NaNoWriMo on the Slow Track

I posted a motivational blurb on the SCBWI Canada East website today, about slogging it through the last days of November’s novel-writing challenge.

I have never actually made the NaNoWriMo journey, meaning I’ve never done a start-to-finish draft in the month of November. I’ve started books, and I’ve finished books, but never both in November.

But I’m really fond of the whole idea and how it motivates so many people–because who couldn’t use a little more motivation?

My first children’s novel, Walking Backward, began as a NaNoWriMo effort. 
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Inktober for those afraid to Draw

It’s the first day of Inktober. Illustrators know this. The rest of us might not — but we should, all of us. Because Inktober is awesome. And it’s for everyone.

Inktober began in 2009, by artist Jake Parker, as a challenge to improve drawing skills and practices. The gist is simple: you make an ink drawing every day of the month. 31 days, 31 drawings. And you can share it all online.

Inktober is, obviously, intended for artists. But anyone who can make a mark on a page is welcome to participate. Doodlers, calligraphers, even writers. Read More

Writing Spaces

My tiny home office was featured in this week’s “Writing Spaces,” a regular blog post from The New Quarterly.

This is a fabulous weekly feature from TNQ that offers a peek into the working spaces of each issue’s writers, along with inspiring anecdotes and tips from the authors. Definitely a blog worth following.

My writing space is among the first of many to be featured in the coming weeks from authors whose work is in Issue #147 of The New Quarterly, released this summer.

My story, On Sulphur Mountain, is one of eight fiction pieces in the current issue.  (There are also great essays and poems.) Subscribe and get digital access to the magazine or a year’s worth of gorgeous print journals.)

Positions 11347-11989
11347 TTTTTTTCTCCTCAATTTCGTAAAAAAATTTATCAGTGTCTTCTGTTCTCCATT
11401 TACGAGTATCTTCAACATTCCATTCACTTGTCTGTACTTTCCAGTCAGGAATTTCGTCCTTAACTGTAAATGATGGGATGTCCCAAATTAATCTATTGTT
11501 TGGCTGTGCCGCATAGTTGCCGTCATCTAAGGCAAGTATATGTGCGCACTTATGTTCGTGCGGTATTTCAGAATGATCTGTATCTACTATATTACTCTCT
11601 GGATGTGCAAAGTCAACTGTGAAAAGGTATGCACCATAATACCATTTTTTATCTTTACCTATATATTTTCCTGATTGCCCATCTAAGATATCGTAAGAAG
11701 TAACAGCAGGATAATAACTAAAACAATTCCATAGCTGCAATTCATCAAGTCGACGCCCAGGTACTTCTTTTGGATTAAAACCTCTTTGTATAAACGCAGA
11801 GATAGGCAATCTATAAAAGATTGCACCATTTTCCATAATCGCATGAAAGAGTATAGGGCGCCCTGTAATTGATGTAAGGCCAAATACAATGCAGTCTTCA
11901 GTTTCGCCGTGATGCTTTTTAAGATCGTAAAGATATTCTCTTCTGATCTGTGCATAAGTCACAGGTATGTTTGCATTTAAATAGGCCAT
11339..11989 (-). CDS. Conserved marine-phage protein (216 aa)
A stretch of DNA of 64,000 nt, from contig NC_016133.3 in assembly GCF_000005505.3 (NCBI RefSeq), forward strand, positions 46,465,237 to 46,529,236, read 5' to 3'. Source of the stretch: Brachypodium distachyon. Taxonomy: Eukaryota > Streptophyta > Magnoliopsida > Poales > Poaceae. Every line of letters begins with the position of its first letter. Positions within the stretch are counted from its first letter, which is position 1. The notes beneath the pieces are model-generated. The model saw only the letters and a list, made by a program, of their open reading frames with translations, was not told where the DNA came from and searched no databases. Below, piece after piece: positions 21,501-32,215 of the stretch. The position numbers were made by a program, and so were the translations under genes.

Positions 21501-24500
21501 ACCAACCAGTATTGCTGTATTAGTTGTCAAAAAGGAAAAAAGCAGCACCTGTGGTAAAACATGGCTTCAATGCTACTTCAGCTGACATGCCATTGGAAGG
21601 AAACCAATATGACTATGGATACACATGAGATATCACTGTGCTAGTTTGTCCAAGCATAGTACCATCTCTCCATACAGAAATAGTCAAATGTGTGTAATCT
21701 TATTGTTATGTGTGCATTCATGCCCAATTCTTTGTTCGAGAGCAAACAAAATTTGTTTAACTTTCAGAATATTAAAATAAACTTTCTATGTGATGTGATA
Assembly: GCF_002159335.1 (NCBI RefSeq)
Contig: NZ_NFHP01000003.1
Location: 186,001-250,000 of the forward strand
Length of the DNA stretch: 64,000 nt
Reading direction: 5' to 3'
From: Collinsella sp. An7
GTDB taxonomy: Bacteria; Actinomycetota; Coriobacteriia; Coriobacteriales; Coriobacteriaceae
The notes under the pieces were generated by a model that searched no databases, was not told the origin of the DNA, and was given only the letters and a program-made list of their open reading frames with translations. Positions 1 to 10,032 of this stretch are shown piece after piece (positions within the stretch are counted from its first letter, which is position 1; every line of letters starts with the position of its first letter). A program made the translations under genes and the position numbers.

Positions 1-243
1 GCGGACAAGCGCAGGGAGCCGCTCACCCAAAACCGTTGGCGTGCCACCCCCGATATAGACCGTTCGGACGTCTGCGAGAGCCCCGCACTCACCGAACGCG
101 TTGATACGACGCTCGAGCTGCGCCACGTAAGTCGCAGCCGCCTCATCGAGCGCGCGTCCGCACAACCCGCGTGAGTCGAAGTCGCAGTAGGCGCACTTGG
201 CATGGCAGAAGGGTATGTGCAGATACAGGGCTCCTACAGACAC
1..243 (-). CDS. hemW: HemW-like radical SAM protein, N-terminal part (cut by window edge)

Feel free to leave a reply here describing your workspace and what you love best about it. (I love the light in mine.)

Have a great weekend.

 

A Smattering of Evans

Me reading TNQ issue 147

I was thrilled to receive my contributor copies of Issue 147 of The New Quarterly this week. My short story, “On Sulphur Mountain,” is one of eight stories featured in this issue. I’ve had a chance to read them all, and they’re wonderful — so well-written and engrossing. I’m proud to have my work alongside them, set amidst a bounty of poetry and some great essays.

I couldn’t help but notice that the main character in another story, “Dome” by John Van Rys, is named Evan. Read More

Immersed in Student Writing

A stage full of awesome authors at the Ottawa Public Library’s Awesome Authors Award Ceremony this week.

This Tuesday, I had the pleasure of calling the names of twelve young writers whose short fiction won places in the Ottawa Public Library’s Awesome Authors Contest. What a pleasure to be one of this year’s judges and to read excerpts from the fantastic mix of winning stories: humour, drama, sci-fi, horror, and sad, sad contemporary realism. What talented young writers.

I’ve been immersed in student writing this season. Read More